With a new plant running close to capacity, Latex Foam International L.L.C. plans to add two conversion/fabrication facilities to its network in 2003 and possibly open another manufacturing site by 2004.
The company said the action will improve its supply base, free needed manufacturing space and alleviate the load on its Shelton, Conn., factory.
The latex mattress, pillow, sponge and cosmetic applicators maker will open a conversion/fabrication facility in the Southeast-probably somewhere in the Charlotte, N.C.; Atlanta; and Chattanooga, Tenn., triangle-in early 2003, President and CEO Stephen S. Russo said. The operation will have 50 to 80 employees.
Latex Foam needs a new factory in that area primarily to provide better service to companies in the Southeast, Technical Director Anthony Mancini said at the fifth annual International Latex Conference, held July 30-31 in the Akron suburb of Fairlawn. That, in turn, will free up space at the company's Shelton manufacturing site.
Another fabrication factory probably will open in the third quarter, Mancini said, located most likely in the central or southern part of the U.S. ``It will depend on where our needs are at the time,'' he said.
Latex Foam currently has a fabrication plant in California and part of the Shelton site is used for that purpose. However, the company would prefer to use the Shelton facility strictly to make latex pillows, mattress cores and other products. The firm also buys latex foam from Europe and converts it, which could be handled by the fabrication factories, the executives indicated.
Latex Foam has been interested in creating a presence in the Southeast for some time, company officials said not long after the 26-year-old manufacturer's 284,000-sq.-ft. Ansonia, Conn., production facility was destroyed by two fires in May 2001.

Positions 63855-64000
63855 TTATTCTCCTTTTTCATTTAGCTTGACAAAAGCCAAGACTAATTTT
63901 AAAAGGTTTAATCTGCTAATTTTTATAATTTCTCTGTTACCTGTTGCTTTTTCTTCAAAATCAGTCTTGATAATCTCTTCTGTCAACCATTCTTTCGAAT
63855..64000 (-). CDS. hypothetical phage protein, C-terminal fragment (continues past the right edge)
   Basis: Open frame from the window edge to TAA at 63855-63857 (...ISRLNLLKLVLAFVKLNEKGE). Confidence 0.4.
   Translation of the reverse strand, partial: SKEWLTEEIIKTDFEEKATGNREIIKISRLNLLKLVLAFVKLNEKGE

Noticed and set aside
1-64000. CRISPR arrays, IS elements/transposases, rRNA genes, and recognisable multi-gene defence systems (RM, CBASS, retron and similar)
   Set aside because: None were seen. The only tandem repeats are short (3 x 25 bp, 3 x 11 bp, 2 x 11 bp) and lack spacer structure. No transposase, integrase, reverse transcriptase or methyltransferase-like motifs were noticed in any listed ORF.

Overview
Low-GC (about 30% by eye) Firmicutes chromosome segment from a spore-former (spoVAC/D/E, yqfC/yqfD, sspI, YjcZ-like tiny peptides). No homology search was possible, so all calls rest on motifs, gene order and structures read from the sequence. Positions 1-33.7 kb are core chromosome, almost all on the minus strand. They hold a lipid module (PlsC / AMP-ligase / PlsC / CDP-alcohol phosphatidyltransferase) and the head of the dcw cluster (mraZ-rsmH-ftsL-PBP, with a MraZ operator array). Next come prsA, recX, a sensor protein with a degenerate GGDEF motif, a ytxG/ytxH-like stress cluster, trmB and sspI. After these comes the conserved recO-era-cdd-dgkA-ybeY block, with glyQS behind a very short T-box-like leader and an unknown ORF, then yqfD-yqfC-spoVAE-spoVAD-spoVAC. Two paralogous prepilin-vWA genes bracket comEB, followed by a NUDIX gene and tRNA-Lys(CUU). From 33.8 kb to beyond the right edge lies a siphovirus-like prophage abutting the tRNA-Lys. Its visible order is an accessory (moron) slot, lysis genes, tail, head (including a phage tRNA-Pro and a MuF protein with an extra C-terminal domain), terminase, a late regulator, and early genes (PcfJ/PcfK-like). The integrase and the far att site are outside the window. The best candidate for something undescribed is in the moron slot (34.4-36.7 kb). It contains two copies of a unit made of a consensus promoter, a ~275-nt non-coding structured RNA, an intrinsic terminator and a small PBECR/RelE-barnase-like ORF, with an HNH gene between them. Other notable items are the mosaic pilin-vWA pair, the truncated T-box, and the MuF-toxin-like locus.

Rather than rebuild or relocate to another state, the firm decided to occupy a modern, 208,000-sq.-ft. plant in Shelton, but continued to consider creating a production operation in the Southeast.
A fabrication/conversion plant in that area of the country makes sense, Mancini said, because ``when you have a national program, you need to cover all areas. We have both ends of the country covered and we need something in the middle.''
The company also wants to open a manufacturing site, probably in the Southeast, by 2004, he said, to produce latex foam and foam products.
Latex Foam was near 75-percent capacity utilization at the end of July at its new Shelton plant and hopes to be at 100-percent capacity by mid-September, Russo said. The two new fabrication sites-along with another manufacturing facility-will alleviate any production strain the next few years, Mancini said.
The company had about 100 employees-most of whom had worked at the Ansonia site-on board in June, but that figure grows steadily as capacity increases. Ultimately, the company should have a work force similar to the 240 that staffed the Ansonia complex before the fires.